The Dandy Daffodil Tweed Ride

March 18th, 2017

Etiquette & Apparel | The Dandy Daffodil Tweed Ride

Etiquette

Some situations that I encounter repeatedly in our fair city. I am stopped at a red light when another cyclist blows passed me without a word of warning or greeting, & proceeds to wobble through the intersection despite traffic. Cyclists riding on sidewalks expect pedestrians to get out of their way, & when passing pedestrians do not ring a bell or call out a word of warning (the phrase “passing on your left”) & promptly startle the wits out of people. & don’t get me started on bike salmons riding without lights at night-not only illegal, dangerous, but hazardous to fellow cyclists.

One of the greatest aspects of riding a bike is your connection to the road. You are not locked away in a metal cage. You are not hidden behind tinted glass with your stereo up so loud you can’t hear anything going on outside your private protected world. When you ride a bike you are out there, in the real world, capable of being part of the experience instead of being apart from it. Keep that in mind, & remember that we all share the same roads. Tribes or no, human decency & common courtesy go a long way.


-from an issue of Urban VELO-

Model A
And I know cars don’t drive around giving friendly toots of their horn each time they pass another car, is it really all that difficult to acknowledge another cyclist-another member of our tribe-out there on the street? I mean, we’re all doing our best to make it from point A to point B without becoming roadkill. Should we feel some sort of communal bond?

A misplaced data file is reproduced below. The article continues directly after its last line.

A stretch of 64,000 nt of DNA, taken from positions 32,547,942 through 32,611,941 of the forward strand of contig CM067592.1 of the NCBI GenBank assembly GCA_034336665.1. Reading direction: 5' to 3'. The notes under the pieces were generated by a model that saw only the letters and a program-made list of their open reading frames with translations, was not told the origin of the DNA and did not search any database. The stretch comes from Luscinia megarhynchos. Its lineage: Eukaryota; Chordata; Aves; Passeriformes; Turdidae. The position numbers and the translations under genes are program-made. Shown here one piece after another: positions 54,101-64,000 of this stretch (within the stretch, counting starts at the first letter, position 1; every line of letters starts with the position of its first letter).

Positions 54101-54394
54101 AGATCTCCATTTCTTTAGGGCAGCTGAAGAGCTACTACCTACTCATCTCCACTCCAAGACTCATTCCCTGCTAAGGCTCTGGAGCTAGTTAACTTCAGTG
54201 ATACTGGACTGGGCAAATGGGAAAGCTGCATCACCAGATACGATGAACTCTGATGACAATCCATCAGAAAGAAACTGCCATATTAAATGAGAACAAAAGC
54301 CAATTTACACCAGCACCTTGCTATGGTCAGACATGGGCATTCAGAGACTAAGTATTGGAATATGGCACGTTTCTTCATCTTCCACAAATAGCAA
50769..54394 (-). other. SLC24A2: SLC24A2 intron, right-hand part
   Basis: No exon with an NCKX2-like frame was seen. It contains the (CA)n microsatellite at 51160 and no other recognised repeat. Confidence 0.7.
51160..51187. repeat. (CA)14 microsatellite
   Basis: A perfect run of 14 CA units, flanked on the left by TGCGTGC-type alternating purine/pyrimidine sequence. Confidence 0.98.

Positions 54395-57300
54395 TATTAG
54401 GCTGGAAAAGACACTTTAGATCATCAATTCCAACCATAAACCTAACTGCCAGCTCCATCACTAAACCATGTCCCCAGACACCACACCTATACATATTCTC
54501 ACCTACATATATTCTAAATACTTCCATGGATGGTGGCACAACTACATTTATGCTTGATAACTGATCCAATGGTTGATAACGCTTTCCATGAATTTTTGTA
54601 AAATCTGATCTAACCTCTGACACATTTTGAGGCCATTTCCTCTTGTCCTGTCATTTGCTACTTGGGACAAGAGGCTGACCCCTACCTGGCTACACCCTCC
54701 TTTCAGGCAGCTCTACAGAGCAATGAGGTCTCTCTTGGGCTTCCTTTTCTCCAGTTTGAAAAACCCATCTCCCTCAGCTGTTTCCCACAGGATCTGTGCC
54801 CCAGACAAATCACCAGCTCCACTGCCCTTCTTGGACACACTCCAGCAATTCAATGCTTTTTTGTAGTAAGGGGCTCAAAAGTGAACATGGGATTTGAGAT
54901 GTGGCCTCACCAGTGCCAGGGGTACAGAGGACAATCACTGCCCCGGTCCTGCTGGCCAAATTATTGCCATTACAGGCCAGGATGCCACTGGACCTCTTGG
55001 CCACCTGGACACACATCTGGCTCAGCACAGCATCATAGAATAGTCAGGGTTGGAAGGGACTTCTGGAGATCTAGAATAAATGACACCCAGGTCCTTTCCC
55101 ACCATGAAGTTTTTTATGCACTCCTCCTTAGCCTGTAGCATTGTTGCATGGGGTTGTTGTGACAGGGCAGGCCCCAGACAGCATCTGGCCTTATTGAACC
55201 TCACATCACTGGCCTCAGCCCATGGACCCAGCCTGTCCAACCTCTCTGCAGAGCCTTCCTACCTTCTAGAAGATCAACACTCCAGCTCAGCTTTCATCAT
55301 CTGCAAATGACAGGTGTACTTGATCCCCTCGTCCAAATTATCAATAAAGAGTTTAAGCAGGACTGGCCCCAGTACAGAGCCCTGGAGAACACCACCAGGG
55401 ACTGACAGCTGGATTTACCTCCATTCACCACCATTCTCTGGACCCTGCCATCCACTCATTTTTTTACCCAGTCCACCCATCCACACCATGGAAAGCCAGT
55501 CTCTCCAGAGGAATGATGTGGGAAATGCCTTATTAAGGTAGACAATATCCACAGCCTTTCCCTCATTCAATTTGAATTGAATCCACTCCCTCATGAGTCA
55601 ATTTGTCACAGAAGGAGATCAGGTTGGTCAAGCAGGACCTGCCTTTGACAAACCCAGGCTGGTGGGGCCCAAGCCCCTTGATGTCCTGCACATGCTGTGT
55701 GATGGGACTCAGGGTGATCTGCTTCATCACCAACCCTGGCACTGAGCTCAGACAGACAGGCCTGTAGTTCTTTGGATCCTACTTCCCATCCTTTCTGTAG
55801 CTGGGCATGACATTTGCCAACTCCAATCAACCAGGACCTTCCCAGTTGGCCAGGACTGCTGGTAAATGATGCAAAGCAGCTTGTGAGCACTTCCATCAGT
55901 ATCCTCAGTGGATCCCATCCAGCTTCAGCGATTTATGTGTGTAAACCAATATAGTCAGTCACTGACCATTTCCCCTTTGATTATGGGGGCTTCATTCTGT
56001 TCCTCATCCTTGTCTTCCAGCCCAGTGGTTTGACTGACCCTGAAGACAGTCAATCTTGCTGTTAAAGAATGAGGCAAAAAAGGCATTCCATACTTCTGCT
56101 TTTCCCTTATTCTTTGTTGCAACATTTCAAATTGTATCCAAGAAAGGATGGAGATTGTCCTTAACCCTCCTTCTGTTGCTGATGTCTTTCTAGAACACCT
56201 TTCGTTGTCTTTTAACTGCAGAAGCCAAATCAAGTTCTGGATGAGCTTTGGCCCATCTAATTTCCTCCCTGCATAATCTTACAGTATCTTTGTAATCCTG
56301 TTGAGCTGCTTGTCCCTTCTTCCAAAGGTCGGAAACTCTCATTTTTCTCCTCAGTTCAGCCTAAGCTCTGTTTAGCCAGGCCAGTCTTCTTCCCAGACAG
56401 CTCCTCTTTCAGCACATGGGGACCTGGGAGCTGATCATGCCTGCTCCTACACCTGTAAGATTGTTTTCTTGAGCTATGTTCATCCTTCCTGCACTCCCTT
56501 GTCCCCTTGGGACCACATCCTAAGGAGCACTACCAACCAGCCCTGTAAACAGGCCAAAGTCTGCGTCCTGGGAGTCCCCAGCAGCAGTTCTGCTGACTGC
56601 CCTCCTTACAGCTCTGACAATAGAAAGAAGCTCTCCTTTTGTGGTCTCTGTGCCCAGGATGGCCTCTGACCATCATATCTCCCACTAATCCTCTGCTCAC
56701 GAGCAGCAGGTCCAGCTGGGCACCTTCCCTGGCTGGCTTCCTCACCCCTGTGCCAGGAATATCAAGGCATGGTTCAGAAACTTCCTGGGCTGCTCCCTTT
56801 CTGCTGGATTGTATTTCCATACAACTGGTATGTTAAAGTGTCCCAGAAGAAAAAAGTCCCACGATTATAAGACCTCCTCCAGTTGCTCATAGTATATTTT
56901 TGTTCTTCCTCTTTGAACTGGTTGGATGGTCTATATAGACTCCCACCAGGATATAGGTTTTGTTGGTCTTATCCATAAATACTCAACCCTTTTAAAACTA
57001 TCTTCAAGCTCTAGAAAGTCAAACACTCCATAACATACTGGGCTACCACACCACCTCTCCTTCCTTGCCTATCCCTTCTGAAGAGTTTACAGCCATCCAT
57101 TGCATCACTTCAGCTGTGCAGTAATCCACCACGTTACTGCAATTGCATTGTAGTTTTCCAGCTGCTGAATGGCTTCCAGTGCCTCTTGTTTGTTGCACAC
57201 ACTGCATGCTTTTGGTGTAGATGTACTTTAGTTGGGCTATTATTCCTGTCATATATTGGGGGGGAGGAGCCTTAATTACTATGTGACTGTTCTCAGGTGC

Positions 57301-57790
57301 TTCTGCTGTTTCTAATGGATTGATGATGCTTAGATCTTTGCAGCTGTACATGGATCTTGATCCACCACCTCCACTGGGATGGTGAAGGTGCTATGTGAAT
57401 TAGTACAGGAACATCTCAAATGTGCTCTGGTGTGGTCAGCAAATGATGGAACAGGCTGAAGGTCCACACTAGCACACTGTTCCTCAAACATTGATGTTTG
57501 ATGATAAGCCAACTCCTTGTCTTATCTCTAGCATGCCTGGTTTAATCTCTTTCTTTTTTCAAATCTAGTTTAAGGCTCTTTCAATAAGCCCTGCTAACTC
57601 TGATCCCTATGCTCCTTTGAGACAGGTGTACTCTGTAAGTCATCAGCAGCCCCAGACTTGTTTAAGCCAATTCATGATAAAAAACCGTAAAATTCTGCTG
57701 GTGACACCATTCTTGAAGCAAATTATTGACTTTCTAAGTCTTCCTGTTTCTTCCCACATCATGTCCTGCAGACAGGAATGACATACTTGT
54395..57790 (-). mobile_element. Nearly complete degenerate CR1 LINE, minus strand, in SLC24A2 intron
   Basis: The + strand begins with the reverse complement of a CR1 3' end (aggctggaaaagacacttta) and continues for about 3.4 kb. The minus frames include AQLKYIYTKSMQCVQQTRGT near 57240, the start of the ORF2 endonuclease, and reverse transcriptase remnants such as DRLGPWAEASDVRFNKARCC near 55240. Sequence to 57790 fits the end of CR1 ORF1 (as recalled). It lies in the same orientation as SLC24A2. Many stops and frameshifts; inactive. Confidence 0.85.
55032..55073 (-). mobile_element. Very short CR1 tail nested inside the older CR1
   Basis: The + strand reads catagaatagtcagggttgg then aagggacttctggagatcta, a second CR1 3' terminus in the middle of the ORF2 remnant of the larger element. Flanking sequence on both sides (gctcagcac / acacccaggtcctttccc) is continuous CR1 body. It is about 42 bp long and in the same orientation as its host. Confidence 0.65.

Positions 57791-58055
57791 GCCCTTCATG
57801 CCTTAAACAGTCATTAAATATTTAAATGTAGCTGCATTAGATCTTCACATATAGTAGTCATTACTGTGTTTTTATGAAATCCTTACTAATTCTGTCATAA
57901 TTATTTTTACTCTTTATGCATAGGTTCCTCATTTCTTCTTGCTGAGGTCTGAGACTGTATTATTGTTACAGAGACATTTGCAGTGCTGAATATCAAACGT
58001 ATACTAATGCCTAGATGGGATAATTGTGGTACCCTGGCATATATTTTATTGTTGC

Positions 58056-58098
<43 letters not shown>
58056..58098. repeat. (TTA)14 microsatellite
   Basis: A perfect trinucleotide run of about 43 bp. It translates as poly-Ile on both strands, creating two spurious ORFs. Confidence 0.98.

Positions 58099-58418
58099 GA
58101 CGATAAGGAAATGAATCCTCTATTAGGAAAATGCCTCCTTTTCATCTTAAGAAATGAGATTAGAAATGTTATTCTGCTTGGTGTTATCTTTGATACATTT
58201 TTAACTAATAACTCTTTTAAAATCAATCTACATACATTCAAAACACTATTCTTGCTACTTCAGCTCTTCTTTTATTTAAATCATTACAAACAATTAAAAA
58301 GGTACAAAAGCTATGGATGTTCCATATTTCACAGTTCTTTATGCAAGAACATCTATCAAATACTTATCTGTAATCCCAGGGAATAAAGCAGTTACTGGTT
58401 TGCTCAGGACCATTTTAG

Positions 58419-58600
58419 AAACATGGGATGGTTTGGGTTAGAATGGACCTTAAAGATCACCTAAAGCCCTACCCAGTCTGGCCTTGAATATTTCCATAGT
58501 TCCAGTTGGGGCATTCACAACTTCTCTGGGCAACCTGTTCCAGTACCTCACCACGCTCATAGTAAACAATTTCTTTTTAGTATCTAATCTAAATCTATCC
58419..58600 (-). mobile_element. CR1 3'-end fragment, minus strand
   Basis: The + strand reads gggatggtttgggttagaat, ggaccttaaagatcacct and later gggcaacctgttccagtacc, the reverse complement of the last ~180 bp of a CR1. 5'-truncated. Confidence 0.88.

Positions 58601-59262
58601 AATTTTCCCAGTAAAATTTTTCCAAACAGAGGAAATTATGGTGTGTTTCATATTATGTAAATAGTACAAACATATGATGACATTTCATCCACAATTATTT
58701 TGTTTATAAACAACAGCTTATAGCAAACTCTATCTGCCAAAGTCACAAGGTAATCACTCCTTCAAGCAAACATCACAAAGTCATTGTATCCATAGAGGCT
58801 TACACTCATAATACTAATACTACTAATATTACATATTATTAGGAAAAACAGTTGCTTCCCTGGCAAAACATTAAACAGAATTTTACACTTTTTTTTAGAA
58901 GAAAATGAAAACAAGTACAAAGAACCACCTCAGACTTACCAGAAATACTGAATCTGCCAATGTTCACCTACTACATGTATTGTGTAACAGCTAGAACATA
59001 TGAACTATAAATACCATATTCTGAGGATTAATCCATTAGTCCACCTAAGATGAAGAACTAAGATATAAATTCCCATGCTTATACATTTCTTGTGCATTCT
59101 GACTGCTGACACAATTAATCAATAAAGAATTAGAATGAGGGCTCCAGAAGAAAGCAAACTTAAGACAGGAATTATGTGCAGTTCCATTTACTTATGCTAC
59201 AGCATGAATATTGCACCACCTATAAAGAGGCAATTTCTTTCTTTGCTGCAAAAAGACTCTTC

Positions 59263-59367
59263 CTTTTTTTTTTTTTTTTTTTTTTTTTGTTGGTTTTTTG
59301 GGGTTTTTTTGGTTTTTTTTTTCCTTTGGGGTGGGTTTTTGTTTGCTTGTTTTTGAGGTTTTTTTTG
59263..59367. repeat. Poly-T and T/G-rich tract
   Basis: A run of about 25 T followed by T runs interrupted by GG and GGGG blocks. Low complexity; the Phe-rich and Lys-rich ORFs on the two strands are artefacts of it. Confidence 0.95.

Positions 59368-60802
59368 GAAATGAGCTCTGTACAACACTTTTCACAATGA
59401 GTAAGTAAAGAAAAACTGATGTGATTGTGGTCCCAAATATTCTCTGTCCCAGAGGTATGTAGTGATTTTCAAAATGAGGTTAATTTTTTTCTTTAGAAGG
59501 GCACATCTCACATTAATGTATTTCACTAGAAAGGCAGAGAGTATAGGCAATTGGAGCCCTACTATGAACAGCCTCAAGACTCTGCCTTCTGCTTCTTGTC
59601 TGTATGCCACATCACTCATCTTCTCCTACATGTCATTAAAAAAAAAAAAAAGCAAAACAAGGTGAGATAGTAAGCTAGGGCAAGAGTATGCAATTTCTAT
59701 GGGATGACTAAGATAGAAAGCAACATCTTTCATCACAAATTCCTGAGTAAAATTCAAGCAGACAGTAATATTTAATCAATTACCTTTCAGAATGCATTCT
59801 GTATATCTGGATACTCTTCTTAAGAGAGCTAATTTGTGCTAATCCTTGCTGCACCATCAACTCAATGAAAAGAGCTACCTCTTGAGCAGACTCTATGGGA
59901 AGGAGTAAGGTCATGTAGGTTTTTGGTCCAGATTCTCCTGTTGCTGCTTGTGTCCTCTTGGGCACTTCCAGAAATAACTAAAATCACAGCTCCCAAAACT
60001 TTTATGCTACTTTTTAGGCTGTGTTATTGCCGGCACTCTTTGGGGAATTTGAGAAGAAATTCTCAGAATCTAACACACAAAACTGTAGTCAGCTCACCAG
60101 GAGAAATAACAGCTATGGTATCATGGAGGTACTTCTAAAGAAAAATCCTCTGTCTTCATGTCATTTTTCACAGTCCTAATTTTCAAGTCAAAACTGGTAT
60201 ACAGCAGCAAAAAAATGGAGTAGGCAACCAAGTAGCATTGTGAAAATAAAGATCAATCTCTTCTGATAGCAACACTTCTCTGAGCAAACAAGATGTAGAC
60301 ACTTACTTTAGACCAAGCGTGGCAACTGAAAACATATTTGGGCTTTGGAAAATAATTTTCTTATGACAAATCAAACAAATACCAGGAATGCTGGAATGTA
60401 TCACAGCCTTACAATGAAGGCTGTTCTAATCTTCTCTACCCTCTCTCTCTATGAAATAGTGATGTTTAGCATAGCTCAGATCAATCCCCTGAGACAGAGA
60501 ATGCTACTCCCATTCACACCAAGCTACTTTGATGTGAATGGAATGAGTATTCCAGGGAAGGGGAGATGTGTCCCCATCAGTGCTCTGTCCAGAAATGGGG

I can empathize. I try to ring a bell or wave to fellow cyclists on the streets. Sometimes I get zero acknowledgement. Sometimes I get the “who the heck are you?” look. Once in a while I will get a wave, & there are a few people who begin to recognize me day after day are happy to wave.
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Apparel

Proper Apparel
Now see here, proper attire is expected. The term "overdressed" does not exist in our vocabulary. One way to fit in regardless of how period correct your iron steed may be is to find yourself a bit of tweed to wear. Tweed is a traditional English outdoor sporting fabric commonly seen with a thick wool herringbone (chevrons or V’s) weave and often in earth tones. Nearly every outfit component and accessory can be found in tweed these days so in all likelihood you won’t have to look very far. Thrift shops and vintage clothing stores usually have a selection on their racks as do larger retailers around this time of year. Tweed suits, bowties, and jaunty flat caps are all encouraged. Perhaps a sneaky hip flask of sustenance for afterward.

Do your best for the highly prized Best Dressed Chap and Best Dressed Lass prizes. A small tip: we have found bowler hats a spot more aerodynamic than top hats.

No Lycra Please — We are pretending to be British!